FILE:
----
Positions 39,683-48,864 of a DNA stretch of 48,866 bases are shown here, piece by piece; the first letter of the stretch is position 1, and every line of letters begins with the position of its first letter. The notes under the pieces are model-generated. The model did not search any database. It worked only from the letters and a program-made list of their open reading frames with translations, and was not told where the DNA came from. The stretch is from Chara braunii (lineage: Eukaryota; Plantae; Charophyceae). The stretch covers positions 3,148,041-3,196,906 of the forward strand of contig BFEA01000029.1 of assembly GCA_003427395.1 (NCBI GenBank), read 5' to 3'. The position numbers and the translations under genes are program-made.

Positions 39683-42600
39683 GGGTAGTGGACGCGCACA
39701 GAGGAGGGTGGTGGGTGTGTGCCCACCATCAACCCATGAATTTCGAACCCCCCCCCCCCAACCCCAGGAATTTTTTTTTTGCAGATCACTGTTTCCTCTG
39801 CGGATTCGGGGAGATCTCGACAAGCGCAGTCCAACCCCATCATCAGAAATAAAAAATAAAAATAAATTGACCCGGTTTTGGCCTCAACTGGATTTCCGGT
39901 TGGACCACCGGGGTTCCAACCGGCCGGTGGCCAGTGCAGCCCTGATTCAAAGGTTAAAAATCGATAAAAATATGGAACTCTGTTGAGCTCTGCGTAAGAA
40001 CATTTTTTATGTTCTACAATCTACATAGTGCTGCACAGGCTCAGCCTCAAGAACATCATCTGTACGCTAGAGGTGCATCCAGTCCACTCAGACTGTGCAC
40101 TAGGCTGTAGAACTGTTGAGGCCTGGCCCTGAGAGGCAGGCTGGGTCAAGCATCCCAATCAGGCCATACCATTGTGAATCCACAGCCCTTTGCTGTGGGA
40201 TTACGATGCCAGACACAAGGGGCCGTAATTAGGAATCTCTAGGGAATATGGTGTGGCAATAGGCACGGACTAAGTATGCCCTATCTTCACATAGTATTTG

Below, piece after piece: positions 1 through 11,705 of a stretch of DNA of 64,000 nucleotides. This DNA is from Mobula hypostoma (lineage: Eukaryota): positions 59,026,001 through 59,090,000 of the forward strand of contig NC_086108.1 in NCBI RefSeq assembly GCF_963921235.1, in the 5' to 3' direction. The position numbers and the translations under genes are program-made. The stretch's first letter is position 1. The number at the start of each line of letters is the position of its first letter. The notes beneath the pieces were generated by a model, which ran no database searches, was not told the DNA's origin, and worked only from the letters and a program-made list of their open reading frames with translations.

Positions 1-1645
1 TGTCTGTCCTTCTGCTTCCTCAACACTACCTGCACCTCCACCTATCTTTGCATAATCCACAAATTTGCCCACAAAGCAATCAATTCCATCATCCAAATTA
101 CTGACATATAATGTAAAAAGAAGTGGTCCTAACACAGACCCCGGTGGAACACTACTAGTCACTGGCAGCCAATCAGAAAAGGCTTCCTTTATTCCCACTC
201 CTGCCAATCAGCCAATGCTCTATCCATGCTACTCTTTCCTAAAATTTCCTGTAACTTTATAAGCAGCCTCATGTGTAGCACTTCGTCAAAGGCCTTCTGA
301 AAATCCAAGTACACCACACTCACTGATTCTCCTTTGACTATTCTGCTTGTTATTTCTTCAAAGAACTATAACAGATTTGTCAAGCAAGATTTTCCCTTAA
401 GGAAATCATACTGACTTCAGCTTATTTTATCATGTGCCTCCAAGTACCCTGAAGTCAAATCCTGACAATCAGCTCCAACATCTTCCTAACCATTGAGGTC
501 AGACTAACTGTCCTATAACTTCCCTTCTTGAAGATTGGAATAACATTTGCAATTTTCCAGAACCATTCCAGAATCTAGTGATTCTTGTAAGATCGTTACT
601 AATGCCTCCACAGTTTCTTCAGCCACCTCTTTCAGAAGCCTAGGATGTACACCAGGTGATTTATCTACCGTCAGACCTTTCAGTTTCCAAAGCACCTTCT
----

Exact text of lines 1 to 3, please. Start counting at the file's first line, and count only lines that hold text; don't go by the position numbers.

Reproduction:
Positions 39,683-48,864 of a DNA stretch of 48,866 bases are shown here, piece by piece; the first letter of the stretch is position 1, and every line of letters begins with the position of its first letter. The notes under the pieces are model-generated. The model did not search any database. It worked only from the letters and a program-made list of their open reading frames with translations, and was not told where the DNA came from. The stretch is from Chara braunii (lineage: Eukaryota; Plantae; Charophyceae). The stretch covers positions 3,148,041-3,196,906 of the forward strand of contig BFEA01000029.1 of assembly GCA_003427395.1 (NCBI GenBank), read 5' to 3'. The position numbers and the translations under genes are program-made.

Positions 39683-42600
39683 GGGTAGTGGACGCGCACA